THE COURIER OF THE CZAR
Betsey looked out the window; she needed suddenly a wider view than she could get across the kitchen, broad as it was. She looked out the window to the east then out the window to the west. She rose and walked first to the one then to the other. “Oh, do read it again!” besought Tilly. “Just once, Sister. I’ll ask for no more. Oh, please!”
Betsey gazed out as though at some strange phenomenon. There was a truly strange phenomenon to be seen. “Oh, I would like to hear it again,” begged Tilly. When Betsey did not answer she was terrified. “Why don’t you speak to me, Betsey?”
Another person spoke for Betsey. The door opened and the two Stauffer sisters came in. They were about the same age as the Shindledeckers and like them one was tall and stout and the other tall and thin. From under their black bonnets they looked out, at once eager and guilty and excited.
“We came——” began one and looked at her sister. “We came to see how that fine man got through,” finished the sister. “We came to see if he’s yet alive. It’s surely no sin!”
Betsey stood looking at them and then out the window. Utterly bewildered, Tilly sat turning her bandaged face first in one direction then in the other.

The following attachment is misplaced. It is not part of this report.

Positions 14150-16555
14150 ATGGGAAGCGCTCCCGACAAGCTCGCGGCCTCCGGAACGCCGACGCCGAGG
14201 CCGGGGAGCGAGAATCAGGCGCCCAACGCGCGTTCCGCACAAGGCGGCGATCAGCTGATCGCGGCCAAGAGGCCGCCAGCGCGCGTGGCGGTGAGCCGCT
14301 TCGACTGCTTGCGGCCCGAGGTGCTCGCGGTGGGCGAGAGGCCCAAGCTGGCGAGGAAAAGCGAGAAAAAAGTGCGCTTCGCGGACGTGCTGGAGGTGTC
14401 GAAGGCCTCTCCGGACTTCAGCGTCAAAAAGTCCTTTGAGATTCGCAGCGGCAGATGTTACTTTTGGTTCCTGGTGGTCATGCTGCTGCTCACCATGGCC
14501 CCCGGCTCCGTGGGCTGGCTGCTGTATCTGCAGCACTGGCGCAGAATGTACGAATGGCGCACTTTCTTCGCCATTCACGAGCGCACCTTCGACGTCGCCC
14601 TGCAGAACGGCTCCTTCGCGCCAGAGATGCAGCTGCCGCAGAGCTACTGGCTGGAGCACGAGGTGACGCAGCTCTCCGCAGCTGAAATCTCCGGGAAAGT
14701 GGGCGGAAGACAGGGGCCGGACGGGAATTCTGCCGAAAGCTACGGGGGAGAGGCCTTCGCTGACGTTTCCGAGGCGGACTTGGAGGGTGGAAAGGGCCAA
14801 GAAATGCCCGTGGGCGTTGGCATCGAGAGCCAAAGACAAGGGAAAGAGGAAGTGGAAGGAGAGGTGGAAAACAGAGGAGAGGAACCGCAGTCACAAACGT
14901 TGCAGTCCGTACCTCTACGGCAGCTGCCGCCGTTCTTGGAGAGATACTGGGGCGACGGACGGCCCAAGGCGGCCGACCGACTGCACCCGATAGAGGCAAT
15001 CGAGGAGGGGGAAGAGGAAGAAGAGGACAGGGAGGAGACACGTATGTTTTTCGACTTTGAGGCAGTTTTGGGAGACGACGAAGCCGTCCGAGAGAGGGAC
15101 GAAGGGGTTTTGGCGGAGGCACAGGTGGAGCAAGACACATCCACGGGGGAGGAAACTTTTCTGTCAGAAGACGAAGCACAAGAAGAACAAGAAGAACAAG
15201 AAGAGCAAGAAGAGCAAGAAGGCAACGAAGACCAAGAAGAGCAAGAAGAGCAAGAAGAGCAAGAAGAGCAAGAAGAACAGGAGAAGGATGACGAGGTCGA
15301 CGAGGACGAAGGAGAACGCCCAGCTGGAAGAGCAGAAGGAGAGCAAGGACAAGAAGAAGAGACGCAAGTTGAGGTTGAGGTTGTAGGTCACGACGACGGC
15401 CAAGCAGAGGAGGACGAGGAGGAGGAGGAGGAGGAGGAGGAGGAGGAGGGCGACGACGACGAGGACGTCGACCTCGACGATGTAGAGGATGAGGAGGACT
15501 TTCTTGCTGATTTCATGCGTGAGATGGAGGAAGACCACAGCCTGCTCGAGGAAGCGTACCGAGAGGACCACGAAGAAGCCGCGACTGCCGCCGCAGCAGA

“Spare your wraps,” invited Betsey, pleasantly. She looked across the fields to the south and saw Eleazar Herr approaching with his long stride, and down the road to the east and saw six Erlenbaughs walking in procession, and up the road to the west and saw William Hershey’s heavily laden buggy. If she was not mistaken Mary was in it and the baby and the little boys.
Her heart swelled; William’s approach removed her last lingering sense of wrong-doing. It had been delightful to have Tilly hang upon her words, it had been thrilling to hold the Improved New Mennonite congregation spellbound; now she would have both pleasures in one. She would make these people sad and then how happy! The muscles of her arms tingled as though preparing for dramatic gestures. “Wait once a little,” she said, addressing Tilly. “Then I will begin again in the beginning.”